They’re experienced and known to you. Trusted, with proven track records. Valued performers with first-hand knowledge of your business and its customers.

Already in place and up to speed.

Extra special, like they were meant for the role. Hand-picked by you, which of course they are.

Because, yes – they ARE your special team. Only there’s one third more of them.

One third more time, more effort, more expertise, more guiding hands.

Larger than life and already giving you extra.

With never a murmur about overtime or extra salary.

Doing what they’ve always done, only one third more of it.

Smiling about it too. Happy to be there and going for it. Extra revved up, extra enthusiastic, extra prepared to take on the world and win.

And all achievable right now, without extra cost.

You just have to give the nod. Sign off on the nixing the hurdle that’s holding them back – the ever-present obstacle that stops them doing their job fully.

Unwell at work holds them back

Latch onto that thought – fully.

Because however good they are, that’s not what any staff are delivering at the moment.

Chances are, if your business is like most others, they’re only capable of nine months out of every twelve. That’s what you get in real terms – and that’s what you’re paying for.

The rest of the time, however dedicated and committed they might be, they’re just not up to it.

Illness holds them back, sapping their strength and concentration. Causing their work to slip below par – so it takes longer, or has to be done again.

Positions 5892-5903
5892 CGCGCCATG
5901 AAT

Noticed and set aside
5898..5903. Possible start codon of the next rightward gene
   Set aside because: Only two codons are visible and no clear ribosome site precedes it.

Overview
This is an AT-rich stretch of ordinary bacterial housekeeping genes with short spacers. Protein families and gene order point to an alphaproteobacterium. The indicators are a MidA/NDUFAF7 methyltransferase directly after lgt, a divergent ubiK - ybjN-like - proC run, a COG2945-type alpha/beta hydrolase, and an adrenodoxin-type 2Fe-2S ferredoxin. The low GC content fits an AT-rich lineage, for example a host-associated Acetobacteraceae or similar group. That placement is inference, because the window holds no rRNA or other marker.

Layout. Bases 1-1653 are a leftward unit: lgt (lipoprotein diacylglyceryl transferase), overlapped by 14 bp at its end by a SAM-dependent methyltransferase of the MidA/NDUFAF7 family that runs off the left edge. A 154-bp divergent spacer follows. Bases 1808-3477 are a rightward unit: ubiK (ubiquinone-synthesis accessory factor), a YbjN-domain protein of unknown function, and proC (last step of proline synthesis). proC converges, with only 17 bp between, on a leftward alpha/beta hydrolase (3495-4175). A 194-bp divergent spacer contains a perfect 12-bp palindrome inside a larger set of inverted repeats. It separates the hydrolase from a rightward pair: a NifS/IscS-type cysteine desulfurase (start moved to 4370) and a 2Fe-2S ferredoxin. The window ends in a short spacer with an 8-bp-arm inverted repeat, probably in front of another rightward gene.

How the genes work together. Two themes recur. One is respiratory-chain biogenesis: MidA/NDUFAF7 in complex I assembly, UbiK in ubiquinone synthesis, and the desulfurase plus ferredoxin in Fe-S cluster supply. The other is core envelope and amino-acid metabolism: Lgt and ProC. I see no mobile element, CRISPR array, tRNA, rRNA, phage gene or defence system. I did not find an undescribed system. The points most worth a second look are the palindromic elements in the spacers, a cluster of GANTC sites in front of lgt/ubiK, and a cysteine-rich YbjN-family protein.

Or worse, goes pear-shaped and winds up being a liability.

Not something you expect from a professional.

But that’s what happens when they insist on coming to work with a stinker of a cold, their dog of twelve wonderful years just died – and their other half is also at work, nursing a sprained wrist and bruised coccyx from slipping and falling on ice.

The cost of unwellness

You can see it happening, can’t you? And where do you think their poor head is, trying to cope with that AND push your sales over-target for the third month running?

Unwell at work, right?

Partly caused by germs, partly caused by grief, partly caused by worry.

Oh yes, and while you think about it, those germs are exploding round the office with every hacking cough and 20-megaton sneeze.

So it’s not just one professional, limping along under par – pretty soon it will be the rest of them. The whole office, off-colour at once. All at their desks and trying – but with the best will in the world, nowhere close to making it.

That’s what held back is – being unwell at work. Not bad enough to be home in bed, at least that’s contained and planned for.

No, this is worse. Sometimes people forcing themselves to keep going. Fear of looking like wimps, anxious not to overload colleagues, super gung-ho to get results, or just so depressed that coming to work is some kind of therapy.

OK, so give the nod.